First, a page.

This is the third in a series of blog posts from the Alliance's Capacity Building Center to help prepare your community for this year’s NOFA. The first post discussed highlights of the CoC program Registration, and the second provided resources for tiering and ranking projects.
In this year’s NOFA Registration Notice, the Department of Housing and Urban Development (HUD) is strongly encouraging Continuums of Care (CoCs) to reallocate funding to interventions that more effectively reduce homelessness.
In 2015 you can reallocate funds from existing eligible renewal projects to create new rapid re-housing projects for homeless individuals and families, including unaccompanied youth, who are coming directly from the streets, emergency shelters or who are fleeing domestic violence. If your CoC decided to reallocate funds to fund rapid re-housing through the NOFA process or if you work for a foundation or a local government that wants to fund rapid re-housing, you will probably need to write a Request for Proposals (RFP) and figure out a way to evaluate applications.
Here are five tips for writing a great rapid re-housing RFP:
1. Think about what your community needs. Take a look at the gaps in your homelessness system, and determine where you can have the most impact. For example, if single adults make up the majority of your homeless population, but the vast majority of your resources are for homeless families, you should target this money towards rapid re-housing for single adults.
2. Create an RFP and application that aligns with the Core Components. The Core Components of Rapid Re-Housing were developed in collaboration with, and endorsed by, the United States Interagency Council on Homelessness (USICH), the Department of Veterans Affairs (VA), and HUD. A program must have all three core components to be considered a rapid re-housing program, but that doesn’t mean that one organization has to provide all three. For example, your Public Housing Authority might administer the financial assistance while a nonprofit service provider provides the housing identification and case management services. However your program is structured, you must ensure that all three core components are in place.
3. Align with best practices. The Core Components create a minimum standard for an effective rapid re-housing program, but you can further improve your program take by implementing some of the best practices included in this paper (starting on page 4). Ask how applicants will market to landlord and retain them; how they will provide the least amount of financial assistance necessary to serve the most people; and how their case management will be strengths-based, client-driven, and voluntary.
4. Ask what will be different. If your applicants have never provided rapid re-housing before, they should describe how this will be different from what they are already doing, especially if they have been operating a transitional housing program or a shelter.
Ask for sample job descriptions, eligibility criteria, and policies and procedures that will be used to operate the program. Too often, rapid re-housing case manager job descriptions look exactly like traditional shelter or transitional housing job descriptions. Rapid re-housing case management should look really different: it takes place in a client’s home; it is voluntary, primarily focused on obtaining and sustaining housing and, because it is short-term, connects clients to other community resources that will help them keep their housing.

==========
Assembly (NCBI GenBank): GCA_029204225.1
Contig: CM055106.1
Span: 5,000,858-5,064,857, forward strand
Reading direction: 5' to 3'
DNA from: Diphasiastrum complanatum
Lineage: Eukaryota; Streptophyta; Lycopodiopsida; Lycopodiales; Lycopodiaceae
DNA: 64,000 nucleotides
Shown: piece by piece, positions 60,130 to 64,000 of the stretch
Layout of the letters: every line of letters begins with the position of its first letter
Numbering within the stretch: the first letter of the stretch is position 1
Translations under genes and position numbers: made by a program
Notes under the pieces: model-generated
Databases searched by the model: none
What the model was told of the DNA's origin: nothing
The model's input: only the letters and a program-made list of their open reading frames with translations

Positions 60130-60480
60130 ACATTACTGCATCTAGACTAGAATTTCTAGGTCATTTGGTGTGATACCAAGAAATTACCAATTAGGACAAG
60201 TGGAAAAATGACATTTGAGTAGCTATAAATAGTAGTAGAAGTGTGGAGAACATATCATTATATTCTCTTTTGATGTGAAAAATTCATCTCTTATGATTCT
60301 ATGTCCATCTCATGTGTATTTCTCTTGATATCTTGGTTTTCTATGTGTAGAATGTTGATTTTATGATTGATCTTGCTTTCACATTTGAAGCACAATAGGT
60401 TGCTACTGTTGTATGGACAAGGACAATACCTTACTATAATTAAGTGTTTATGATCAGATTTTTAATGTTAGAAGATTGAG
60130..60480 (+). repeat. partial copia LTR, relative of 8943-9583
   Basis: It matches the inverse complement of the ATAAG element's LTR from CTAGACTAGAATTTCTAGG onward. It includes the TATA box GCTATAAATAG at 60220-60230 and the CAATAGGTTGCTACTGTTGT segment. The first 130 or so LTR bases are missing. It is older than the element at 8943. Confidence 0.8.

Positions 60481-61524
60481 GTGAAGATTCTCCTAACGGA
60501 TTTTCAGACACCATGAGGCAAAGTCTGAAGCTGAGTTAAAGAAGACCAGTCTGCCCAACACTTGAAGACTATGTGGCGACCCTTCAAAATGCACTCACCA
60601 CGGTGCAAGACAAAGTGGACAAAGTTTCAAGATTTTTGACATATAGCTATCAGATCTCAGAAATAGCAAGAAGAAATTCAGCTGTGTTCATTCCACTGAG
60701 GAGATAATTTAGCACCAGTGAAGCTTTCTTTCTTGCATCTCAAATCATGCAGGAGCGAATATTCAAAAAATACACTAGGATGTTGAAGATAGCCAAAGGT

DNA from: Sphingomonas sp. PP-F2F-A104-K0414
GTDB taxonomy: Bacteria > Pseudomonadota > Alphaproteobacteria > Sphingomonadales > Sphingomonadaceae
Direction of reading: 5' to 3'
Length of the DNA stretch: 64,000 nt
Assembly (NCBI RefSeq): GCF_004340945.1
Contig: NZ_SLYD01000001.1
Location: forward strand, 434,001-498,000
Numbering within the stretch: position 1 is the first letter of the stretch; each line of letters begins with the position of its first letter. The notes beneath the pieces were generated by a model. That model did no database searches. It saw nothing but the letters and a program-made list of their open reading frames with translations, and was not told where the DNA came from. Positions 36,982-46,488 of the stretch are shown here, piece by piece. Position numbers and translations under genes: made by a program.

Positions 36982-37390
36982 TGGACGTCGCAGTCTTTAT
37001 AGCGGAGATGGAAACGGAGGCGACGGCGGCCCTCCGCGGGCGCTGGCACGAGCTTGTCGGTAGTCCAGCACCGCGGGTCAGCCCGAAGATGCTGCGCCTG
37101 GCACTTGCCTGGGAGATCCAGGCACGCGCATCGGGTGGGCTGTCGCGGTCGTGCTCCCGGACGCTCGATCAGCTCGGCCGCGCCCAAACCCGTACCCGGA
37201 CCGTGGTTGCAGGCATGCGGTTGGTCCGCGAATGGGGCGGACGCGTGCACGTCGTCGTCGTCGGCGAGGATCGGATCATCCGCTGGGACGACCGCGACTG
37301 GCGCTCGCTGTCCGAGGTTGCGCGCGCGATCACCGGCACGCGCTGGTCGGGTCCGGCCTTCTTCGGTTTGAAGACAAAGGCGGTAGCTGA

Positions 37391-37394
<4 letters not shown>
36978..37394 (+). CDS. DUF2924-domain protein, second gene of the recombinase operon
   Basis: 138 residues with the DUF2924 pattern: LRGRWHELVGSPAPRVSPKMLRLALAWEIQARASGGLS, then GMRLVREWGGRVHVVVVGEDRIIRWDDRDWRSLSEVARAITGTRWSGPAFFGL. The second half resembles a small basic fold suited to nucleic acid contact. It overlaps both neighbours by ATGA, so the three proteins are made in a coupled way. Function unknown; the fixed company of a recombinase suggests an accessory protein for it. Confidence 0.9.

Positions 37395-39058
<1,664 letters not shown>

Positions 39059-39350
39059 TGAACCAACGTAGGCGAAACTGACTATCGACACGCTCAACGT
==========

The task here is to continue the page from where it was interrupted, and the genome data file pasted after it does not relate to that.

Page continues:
The program staff should also include a housing specialist or locator. Rapid re-housing does not work without having a pool of readily available landlords, so having a person whose entire job it is to recruit and retain landlords is really important. Here is an example Housing Specialist job description. Also, ask applicants how they structure their financial assistance. Financial assistance should be individualized, flexible, and use a progressive engagement model of assistance.
5. Ask for outcomes. If your applicant is new to rapid re-housing, but they have operated other kinds of programs, you should evaluate them based on past performance. Some key ones you should look for:
- Do they incorporate a Housing First approach?
- How many people are exiting to permanent housing?
- Do they have past monitoring findings and have they been resolved?
- Does their program align with CoC priorities?
If they have operated a rapid re-housing program in the past, you should evaluate them based on recent outcomes including:
- How long does it take to rapidly re-house someone in their program from program entry to housing?
- How long do people stay before exiting the program to permanent housing?
- At what rate to people become homeless again after exiting to permanent housing?
Stay tuned to the Alliance blog once the NOFA is released for more resources and tips. If you have any questions or ideas you want to share, comment below or email me at firstname.lastname@example.org.